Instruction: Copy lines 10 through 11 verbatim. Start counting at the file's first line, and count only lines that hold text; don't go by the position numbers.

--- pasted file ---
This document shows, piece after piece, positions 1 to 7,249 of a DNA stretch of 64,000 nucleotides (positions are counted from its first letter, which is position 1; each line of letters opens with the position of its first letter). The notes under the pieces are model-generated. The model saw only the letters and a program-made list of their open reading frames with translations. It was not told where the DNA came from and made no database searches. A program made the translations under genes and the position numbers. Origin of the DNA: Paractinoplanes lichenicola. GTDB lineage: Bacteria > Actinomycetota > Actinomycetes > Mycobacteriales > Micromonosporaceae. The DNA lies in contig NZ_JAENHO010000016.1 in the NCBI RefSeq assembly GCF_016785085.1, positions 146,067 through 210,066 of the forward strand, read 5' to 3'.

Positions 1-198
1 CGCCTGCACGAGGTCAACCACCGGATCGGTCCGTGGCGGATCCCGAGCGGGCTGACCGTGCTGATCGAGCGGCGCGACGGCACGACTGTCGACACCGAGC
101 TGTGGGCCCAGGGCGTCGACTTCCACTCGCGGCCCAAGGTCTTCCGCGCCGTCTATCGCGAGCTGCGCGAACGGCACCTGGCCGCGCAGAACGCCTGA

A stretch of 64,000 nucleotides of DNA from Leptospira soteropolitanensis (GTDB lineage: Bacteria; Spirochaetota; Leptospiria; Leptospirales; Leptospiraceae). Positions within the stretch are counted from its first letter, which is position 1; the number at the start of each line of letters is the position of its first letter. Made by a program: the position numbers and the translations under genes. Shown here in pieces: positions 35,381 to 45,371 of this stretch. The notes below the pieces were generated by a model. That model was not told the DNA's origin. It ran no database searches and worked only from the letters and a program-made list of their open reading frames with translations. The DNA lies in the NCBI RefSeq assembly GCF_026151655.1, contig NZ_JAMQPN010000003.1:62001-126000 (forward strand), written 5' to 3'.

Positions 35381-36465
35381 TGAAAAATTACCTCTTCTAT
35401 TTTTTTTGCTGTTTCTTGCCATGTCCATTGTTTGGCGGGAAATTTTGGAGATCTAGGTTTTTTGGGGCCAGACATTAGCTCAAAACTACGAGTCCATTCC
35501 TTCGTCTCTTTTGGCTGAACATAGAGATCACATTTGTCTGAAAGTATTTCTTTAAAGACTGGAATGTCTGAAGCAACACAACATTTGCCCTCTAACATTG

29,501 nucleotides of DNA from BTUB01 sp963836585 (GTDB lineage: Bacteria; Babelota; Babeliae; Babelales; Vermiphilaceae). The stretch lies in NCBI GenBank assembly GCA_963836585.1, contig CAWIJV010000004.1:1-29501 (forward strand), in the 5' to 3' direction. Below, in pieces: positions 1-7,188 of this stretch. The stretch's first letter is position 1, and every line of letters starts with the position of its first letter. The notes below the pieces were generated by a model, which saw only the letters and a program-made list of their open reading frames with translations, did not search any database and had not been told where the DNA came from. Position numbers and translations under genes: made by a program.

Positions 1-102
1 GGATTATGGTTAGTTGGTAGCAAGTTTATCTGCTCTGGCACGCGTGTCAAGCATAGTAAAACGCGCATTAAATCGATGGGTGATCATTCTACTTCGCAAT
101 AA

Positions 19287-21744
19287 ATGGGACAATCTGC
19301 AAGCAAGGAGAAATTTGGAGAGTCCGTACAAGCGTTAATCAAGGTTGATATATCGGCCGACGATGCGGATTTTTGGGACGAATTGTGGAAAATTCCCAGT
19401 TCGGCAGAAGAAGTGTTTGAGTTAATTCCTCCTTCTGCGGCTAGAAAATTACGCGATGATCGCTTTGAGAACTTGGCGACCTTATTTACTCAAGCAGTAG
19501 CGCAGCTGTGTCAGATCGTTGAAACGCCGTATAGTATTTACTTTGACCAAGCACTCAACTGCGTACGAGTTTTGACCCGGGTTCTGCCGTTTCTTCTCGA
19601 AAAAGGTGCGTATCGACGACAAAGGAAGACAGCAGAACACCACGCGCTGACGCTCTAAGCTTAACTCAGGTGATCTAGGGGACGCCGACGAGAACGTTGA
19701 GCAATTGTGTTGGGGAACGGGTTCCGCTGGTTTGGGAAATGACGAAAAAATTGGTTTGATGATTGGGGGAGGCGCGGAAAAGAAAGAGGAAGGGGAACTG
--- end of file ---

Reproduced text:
29,501 nucleotides of DNA from BTUB01 sp963836585 (GTDB lineage: Bacteria; Babelota; Babeliae; Babelales; Vermiphilaceae). The stretch lies in NCBI GenBank assembly GCA_963836585.1, contig CAWIJV010000004.1:1-29501 (forward strand), in the 5' to 3' direction. Below, in pieces: positions 1-7,188 of this stretch. The stretch's first letter is position 1, and every line of letters starts with the position of its first letter. The notes below the pieces were generated by a model, which saw only the letters and a program-made list of their open reading frames with translations, did not search any database and had not been told where the DNA came from. Position numbers and translations under genes: made by a program.

Positions 1-102